• Ayesha Dhurue

The Complete Short Novels of Anton Chekov

No other literary quote would be apter than Francis Bacon’s where he dove right into the heart of why reading is an intimate and solitary experience.

“Read not to contradict and confute, nor to believe and take for granted, nor to find talk and discourse, but to weigh and consider.”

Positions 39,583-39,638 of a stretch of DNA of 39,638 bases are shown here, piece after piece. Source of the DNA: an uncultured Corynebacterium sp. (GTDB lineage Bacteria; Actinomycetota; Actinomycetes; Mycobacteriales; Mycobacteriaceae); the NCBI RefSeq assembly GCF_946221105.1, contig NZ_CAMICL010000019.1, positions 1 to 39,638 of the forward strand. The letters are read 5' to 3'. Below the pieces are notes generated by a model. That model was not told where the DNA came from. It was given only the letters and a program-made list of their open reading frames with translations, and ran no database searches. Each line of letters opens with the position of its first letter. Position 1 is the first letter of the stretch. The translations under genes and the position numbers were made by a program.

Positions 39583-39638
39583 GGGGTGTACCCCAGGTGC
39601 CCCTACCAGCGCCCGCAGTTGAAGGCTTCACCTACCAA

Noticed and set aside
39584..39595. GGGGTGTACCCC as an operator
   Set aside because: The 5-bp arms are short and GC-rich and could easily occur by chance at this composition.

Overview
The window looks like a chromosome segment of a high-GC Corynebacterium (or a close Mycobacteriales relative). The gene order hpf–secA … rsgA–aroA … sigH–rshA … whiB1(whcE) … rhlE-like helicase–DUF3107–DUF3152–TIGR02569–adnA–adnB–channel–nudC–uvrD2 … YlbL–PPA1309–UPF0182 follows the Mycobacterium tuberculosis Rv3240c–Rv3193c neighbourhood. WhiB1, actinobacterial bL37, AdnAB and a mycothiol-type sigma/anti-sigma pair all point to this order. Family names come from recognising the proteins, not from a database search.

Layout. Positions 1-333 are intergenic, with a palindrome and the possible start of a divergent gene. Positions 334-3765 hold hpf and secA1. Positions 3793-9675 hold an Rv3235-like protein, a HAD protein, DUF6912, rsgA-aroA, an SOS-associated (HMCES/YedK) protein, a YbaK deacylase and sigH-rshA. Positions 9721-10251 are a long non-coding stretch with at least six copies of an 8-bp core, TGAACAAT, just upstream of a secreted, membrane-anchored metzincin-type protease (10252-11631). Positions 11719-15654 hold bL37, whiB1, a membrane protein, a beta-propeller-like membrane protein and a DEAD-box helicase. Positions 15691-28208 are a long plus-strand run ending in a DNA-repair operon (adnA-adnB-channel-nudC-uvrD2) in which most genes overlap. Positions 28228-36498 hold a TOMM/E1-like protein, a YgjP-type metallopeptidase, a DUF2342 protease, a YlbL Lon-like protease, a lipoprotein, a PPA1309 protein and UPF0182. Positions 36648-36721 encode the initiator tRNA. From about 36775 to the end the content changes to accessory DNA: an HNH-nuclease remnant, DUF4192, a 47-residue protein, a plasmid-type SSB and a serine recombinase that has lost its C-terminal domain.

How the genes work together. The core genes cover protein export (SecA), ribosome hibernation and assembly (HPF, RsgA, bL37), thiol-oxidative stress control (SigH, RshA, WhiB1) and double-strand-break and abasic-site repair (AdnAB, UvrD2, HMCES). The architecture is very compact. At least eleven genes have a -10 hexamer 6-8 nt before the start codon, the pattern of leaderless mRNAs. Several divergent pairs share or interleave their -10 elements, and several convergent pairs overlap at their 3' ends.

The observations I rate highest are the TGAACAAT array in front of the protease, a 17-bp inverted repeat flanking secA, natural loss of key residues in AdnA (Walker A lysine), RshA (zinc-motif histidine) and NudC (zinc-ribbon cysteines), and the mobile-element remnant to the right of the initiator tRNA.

I’ve never read a writer like Anton Chekhov. His words are heavy, confessional, and intense. His stories – The Duel, The Story of an Unknown Man, My Life – are existentially descriptive. His literary style is an epitaph written in bold colors; acquiescing an existence so enveloped in its own awareness and the whereabouts of nature, society, and familiar relationships. A constant reminder that the self is more than its own reflection. Chekhov has built up these thematic foundations through which he creates conflicting stories. The battle between the self’s agreeable and disagreeable side is always crossing swords. After having read him, it’s hard for me to gather the depth and essence of literature without including Chekhov’s contemplative contribution. He discovers his characters as you read them. And yet, their values, personalities, and predispositions serve a higher purpose than just for the joy of reading. In every page lies the triumph of human thought. In every story lies the most timeless and evocative gathering of enigmas. It’s not a story about an unknown man, it’s the living and drawing out of his obscurity, his fortitude. And that, even in the simplest of ways, is hard to confess. There is no stone that Chekhov doesn’t want you to look under. Every passing cloud he permits you to canvass. Every leaf on a tree he would concede. Only for you to understand the deep anguish of his characters. And whether or not you drop safely ashore to contemplate his emotional and intellectual yearnings is an anomaly.